Accidents happen, parrots get into things, fall, bounce off walls and fall down the sides of their cages. Actually, that's the short list. An active, playful parrot tends to get into everything and try most all things during a typical day. The odds of some birdy getting hurt or a bit banged up are there. That being said, the odds of the situation, almost any situation, not leading to panic mode can be raised by having a healthcare system in place.
A Parrot Healthcare System first consists of having an Avian Vet or Vet, if no Avian Specialists are in your area, as part of your Companion Parrot Lifestyle. It is far more cost efficient as well as stress reducing to have a yearly wellness checkup, with blood work history on record. It is FAR more cost efficient with NO stress at all to have that same Professional see your bird 3 or 4 times a year additionally for grooming services. By having your Avian Vet as an integral part of your Parrot's care visually and scientifically you and he/she are on the same page and fully aware of your parrot's health/personality/looks and tendencies. Your Vet is intimately aware of your bird. THAT will come in handy next time someone's blood feather breaks, or feather discoloration rears its head, or they start plucking, or they become morose or depressed. It shortens the investigative processes to find causes and cures if YOU AND YOUR VET ALREADY ESTABLISHED THE NORMS for your bird. I had to capitalize those words. They are important.
About twice a month I receive a text, email or private message asking me to help with a health question or concern for a fid. Of course, my answer begins with, get to the vet! But the majority of these inquiries lead to the same problem. They do not have a regular avian vet, and haven't been to one as of yet. I am NOT JUDGING here. I understand how expensive this process is, we have multiple parrots. I know the cost, because I pay the cost myself. But if you have a parrot, who is now at the bottom of the cage panting, quiet and not eating or drinking properly, and you've never had your baby to a vet; the process to cure will be longer and it may be too late for that process to take place. If it is possible, and if it is within reason for you and your flock creating this Parrot Healthcare System is priceless both in cost efficiency and in YOUR stress levels going down and not spiking when something does go wrong. And it may.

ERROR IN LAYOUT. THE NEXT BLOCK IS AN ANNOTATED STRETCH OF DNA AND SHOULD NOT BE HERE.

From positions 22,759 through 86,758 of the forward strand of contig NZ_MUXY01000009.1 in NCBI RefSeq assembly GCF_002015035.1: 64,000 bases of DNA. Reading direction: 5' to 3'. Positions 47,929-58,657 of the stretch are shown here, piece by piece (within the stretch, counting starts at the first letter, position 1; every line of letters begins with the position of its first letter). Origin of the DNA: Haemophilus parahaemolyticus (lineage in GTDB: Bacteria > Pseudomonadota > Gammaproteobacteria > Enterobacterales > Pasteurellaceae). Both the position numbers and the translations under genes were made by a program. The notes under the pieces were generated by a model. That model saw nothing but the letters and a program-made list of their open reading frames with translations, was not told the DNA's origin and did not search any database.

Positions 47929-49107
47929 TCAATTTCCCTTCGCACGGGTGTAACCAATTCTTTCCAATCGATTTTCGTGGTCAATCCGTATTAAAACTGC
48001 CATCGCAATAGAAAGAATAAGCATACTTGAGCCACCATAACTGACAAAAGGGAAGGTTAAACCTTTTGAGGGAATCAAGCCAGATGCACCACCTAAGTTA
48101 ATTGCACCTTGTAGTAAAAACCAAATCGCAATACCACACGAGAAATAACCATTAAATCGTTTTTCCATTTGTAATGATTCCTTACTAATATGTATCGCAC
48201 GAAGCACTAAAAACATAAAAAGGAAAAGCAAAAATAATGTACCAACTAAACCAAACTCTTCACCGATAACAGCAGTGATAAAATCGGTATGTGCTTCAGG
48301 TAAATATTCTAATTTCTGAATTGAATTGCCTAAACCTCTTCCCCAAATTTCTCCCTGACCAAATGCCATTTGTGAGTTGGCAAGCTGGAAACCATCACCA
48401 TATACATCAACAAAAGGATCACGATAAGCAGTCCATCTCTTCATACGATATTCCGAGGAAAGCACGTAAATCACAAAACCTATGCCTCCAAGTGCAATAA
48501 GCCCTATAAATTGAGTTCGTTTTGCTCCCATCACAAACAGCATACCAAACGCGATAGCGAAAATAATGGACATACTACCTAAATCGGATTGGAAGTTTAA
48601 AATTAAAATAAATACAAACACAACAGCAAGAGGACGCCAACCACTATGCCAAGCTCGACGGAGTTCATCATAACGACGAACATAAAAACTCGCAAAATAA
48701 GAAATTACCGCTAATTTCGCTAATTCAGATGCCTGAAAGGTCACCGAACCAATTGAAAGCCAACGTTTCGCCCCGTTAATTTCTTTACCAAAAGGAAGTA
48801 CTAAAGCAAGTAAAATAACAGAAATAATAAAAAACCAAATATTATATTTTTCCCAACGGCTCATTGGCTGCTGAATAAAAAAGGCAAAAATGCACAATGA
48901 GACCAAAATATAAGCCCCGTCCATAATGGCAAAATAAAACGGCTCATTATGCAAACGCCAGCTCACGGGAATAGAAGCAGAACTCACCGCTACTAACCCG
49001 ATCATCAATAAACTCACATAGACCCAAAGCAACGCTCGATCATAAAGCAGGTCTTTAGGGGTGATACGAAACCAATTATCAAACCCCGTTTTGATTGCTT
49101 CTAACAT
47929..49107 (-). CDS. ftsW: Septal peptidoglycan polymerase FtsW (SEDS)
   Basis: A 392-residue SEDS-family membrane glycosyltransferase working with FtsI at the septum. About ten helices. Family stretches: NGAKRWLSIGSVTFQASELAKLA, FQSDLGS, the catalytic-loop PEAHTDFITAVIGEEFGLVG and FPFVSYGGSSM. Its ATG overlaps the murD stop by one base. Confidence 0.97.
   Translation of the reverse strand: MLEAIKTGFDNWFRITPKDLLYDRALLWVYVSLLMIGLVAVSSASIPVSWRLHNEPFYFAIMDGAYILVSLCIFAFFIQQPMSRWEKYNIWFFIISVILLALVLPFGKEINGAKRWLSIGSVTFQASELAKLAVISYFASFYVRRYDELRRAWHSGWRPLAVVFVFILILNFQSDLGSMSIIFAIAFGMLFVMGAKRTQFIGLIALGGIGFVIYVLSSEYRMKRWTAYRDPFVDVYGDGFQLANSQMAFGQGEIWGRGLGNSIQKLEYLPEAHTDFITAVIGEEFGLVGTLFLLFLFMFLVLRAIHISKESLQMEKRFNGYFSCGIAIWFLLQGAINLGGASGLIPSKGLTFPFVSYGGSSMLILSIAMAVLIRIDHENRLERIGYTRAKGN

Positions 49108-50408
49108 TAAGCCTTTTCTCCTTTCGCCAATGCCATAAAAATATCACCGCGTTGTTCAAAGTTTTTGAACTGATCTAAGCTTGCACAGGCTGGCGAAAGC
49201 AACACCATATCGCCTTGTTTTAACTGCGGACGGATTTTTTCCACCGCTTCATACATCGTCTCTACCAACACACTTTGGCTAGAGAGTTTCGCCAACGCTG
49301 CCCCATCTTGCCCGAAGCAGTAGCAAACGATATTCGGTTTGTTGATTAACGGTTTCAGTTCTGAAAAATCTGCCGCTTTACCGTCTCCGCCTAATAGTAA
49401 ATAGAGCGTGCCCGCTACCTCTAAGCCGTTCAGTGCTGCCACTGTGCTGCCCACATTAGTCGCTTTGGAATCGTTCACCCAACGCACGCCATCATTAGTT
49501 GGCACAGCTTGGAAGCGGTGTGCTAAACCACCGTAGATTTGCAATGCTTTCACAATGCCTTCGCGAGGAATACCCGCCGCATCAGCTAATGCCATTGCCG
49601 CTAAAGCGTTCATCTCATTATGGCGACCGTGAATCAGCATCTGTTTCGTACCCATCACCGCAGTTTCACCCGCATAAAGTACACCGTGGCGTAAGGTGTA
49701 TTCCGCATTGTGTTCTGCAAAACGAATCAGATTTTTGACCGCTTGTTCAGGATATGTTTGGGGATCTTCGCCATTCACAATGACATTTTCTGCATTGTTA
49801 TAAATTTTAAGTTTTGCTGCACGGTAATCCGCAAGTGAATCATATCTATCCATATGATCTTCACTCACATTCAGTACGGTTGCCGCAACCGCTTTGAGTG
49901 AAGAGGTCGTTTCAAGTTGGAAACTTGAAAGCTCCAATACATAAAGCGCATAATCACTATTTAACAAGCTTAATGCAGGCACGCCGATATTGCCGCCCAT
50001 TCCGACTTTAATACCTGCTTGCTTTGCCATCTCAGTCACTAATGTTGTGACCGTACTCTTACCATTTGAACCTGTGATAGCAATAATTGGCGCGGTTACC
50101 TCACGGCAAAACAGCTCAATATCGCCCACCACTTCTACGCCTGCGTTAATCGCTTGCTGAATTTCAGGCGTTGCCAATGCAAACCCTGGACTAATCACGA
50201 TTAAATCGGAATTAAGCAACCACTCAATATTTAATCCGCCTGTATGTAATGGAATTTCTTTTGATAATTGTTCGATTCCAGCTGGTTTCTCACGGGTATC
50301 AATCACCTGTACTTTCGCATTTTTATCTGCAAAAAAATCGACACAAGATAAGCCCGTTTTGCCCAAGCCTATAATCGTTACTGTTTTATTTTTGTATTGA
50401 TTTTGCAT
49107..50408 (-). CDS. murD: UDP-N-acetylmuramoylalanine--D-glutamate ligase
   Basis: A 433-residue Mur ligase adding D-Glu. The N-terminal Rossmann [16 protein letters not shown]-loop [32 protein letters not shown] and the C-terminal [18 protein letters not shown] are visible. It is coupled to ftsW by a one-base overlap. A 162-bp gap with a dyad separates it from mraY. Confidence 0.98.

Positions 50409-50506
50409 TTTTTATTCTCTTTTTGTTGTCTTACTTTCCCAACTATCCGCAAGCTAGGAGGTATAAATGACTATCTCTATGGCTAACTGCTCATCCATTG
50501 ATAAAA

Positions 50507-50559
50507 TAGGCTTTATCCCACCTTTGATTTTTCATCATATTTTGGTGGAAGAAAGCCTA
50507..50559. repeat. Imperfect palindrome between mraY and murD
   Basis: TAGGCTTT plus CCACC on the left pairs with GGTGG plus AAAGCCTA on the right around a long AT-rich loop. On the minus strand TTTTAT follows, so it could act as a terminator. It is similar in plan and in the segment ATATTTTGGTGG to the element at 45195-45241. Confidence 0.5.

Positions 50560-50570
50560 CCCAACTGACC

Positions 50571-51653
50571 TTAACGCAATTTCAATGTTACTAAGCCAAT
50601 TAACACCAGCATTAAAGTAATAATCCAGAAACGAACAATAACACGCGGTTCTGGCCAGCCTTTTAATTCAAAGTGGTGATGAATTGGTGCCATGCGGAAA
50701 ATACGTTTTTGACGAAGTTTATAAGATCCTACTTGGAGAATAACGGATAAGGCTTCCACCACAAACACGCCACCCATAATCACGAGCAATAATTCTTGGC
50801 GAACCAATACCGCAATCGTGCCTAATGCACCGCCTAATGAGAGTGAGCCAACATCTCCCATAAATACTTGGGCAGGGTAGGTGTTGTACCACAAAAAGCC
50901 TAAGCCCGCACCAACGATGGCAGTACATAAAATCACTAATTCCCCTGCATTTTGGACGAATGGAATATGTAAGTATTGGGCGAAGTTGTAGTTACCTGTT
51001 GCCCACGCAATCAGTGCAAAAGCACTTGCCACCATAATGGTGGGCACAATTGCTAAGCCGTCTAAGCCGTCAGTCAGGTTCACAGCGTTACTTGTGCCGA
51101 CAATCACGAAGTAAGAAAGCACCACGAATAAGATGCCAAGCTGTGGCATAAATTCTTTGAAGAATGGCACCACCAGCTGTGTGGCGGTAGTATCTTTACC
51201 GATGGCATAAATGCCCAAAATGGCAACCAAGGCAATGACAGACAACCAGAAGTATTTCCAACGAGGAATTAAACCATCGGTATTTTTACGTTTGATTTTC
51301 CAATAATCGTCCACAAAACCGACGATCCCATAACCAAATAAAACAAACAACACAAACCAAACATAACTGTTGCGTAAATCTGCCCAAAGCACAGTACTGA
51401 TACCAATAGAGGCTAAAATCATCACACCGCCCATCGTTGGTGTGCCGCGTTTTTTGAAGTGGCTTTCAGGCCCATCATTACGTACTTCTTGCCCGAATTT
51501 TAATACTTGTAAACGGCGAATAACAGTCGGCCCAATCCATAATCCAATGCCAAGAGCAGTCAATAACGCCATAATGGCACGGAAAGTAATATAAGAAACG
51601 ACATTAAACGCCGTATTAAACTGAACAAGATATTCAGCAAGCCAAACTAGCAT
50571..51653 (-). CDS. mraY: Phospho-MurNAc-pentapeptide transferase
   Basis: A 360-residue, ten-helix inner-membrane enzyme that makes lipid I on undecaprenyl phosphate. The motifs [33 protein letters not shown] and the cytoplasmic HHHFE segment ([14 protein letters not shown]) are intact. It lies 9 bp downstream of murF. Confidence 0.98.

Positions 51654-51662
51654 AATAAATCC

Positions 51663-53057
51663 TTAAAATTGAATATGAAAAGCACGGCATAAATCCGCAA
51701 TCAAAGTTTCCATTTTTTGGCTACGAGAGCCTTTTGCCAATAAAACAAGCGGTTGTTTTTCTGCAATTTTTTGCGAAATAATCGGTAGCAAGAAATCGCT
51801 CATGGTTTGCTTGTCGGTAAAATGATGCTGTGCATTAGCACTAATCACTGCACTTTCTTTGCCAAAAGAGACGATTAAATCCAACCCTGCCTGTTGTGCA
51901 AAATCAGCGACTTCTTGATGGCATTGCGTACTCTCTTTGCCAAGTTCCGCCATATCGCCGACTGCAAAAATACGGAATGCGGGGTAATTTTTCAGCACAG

If you do not have access to an Avian Vet/Vet easily and you are not in a situation that affords access if one is nearby; you can still take steps to help when something does go wrong, or a problem arises that forces a Vet visit. Start a Parrot Wellness Journal! A book that can be carried with you to a Vet's office that allows them to access simple baseline information quickly. Have the simple story of your parrot first; age, how long you have been a parent to this bird, and if possible where he/she came from to you.
After the general background add these:
First, get a kitchen scale or bird scale that measures weight in grams. Weigh your baby every week.
Write that down. Weight and weight changes are a BIG part of diagnoses.
Second, keep notes of food, food intake, water intake. Nothing fancy here, maybe take a half hour on the weekend to jot down what they have been eating, or what foods have changed, their water and liquid preferences and how they are doing in amounts.
Third, take a photo of your baby twice a year; front and back. Visual clues come in feather formation and coloring. And changes can occur slowly and your photo library CAN be helpful!
Fourth, this one will sound odd, but it is helpful. Take photos of your fids poop once a month. I know, it sounds a bit obsessive and odd. But changes and abnormalities are based on historical baselines. Examples over time can help!
This can be a journal on your computer, print it all out once a year, OR you can save it all online in a private Facebook page. No need sharing poop pictures. But it's accessible via a web browser by the vet at your discretion.
Our Parrot's health is OUR responsibility. And healthcare is OUR job to provide. It is my personal practice for Felix and his crew. It is my first line of defense, and I cannot begin to tell you the confidence and calm I have when little things do happen, and they do. Because waiting in the background is Dr. Zellner. And Dr. Z has seen and held and talked about my fids most likely just a few months ago. She has a history on file she can quickly read through. She has current and past blood work to reference for troubleshooting. Together she and I have Healthcare well in hand. If you can, and you haven't as of yet, please consider taking your fid in for a yearly wellness checkup. And please consider allowing your Avian Vet to personally groom your fids for those touch stone visits that An Avian Vet appreciates. It helps them do their job even better. And if an Avian Vet/Vet is not within your means or location do start your Parrot Wellness Journal! It is a priceless book, and will only benefit your parrot's health and future. It costs nothing but your time.